Five Signs of Childhood Acid Reflux
Bryan Vartabedian, M.D. | Sept 27, 2012
Dental enamel loss
When reflux reaches the mouth it can eat away at a child’s dental enamel and predispose the child to tooth decay. Ask your child’s dentist to look for signs of reflux damage in the teeth. The dentist may be able to offer a protective sealant.
While most children are not the most adventurous eaters, children with GERD are especially sensitive to foods that cause them pain. Studies show that about 60 percent of children with GERD exhibit some kind of food refusal, compared to only 25 percent of children who do not have GERD.
Stomach problems in children can often be a sign of reflux, even the only sign. Children will often mistake acid pain with stomach problems because they are unable to accurately localize and characterize their pain. Anything having to do with the digestive system is a ‘tummy ache’.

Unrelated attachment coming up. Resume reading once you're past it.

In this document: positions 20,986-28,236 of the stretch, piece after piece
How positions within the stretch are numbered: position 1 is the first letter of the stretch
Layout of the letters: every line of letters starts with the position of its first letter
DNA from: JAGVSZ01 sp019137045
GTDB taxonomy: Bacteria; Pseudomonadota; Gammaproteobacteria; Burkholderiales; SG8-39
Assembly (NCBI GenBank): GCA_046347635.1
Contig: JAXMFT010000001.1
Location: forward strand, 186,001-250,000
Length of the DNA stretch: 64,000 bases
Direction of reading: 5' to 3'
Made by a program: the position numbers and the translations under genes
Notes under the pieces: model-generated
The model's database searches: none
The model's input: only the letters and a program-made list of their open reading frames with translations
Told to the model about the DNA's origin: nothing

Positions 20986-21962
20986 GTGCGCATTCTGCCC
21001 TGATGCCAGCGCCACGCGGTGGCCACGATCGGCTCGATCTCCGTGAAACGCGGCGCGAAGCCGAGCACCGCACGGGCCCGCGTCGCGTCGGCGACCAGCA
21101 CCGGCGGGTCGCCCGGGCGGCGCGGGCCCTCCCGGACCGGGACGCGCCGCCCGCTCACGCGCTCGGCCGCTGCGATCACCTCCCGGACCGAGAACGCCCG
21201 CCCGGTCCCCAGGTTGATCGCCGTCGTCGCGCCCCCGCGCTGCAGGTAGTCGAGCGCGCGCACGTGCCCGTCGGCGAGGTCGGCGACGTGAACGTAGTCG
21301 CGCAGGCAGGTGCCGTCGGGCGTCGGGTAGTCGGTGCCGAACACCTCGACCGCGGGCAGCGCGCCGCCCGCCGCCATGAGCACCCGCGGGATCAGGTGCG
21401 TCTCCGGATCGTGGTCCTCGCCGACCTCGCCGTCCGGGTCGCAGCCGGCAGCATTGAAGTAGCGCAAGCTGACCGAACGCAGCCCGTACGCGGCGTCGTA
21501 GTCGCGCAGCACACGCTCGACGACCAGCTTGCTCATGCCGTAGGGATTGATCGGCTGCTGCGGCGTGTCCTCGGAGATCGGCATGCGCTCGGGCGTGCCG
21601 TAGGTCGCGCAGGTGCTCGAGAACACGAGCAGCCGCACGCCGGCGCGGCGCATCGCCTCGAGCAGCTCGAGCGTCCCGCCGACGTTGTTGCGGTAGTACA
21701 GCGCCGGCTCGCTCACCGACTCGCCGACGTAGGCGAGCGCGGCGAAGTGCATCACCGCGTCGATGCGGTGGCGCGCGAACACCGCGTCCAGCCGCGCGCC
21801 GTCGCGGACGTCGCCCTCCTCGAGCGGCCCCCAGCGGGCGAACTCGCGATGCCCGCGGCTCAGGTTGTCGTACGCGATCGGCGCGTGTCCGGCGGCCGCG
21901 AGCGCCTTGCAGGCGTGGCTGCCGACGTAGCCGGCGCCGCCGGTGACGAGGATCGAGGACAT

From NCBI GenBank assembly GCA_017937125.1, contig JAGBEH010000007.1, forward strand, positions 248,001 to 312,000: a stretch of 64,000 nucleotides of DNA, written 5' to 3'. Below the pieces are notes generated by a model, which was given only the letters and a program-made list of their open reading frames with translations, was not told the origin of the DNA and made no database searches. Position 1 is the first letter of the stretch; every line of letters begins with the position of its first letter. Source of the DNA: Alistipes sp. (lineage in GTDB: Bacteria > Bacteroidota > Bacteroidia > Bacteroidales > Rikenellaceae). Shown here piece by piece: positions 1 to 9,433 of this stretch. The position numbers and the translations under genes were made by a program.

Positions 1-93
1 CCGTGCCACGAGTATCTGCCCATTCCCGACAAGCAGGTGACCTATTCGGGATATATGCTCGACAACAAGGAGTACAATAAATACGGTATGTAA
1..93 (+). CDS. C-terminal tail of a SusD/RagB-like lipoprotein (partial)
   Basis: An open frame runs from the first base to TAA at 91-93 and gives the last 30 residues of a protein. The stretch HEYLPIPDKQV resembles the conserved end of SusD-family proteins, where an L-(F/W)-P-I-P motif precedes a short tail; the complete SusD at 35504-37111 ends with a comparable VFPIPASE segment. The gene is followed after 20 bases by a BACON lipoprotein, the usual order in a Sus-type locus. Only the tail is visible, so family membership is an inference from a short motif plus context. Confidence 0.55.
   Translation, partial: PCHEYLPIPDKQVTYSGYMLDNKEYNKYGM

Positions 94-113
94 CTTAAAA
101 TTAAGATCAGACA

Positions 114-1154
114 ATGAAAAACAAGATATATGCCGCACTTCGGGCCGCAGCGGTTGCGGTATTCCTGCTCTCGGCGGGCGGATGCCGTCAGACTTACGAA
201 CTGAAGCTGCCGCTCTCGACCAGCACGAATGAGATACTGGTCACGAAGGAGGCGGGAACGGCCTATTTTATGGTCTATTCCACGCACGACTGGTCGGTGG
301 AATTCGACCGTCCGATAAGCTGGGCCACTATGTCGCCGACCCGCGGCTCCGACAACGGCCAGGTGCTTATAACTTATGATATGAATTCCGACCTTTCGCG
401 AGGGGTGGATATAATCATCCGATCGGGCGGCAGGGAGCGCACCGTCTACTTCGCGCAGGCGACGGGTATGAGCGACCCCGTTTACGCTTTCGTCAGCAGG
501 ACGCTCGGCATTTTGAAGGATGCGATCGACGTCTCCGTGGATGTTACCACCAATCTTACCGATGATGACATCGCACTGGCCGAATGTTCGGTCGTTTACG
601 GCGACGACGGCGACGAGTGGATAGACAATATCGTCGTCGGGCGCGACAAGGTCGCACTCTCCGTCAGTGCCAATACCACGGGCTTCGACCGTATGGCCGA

Cough is natural mechanism for protecting the lung and airway from unintended and hazardous foreign matter, like stomach acid. In children who cannot describe their symptoms a cough that occurs at night may indicate reflux.
A cough can also be a sign of an upper respiratory infection, pneumonia and asthma.
Throat clearing, like coughing, indicates something foreign or hazardous in the lungs or wind pipe that the body is trying to expel. Chronic throat clearing unaccompanied by other symptoms like post-nasal drip and a fever often indicate acid reflux disease. In fact, it is one of the most commonly overlooked symptoms.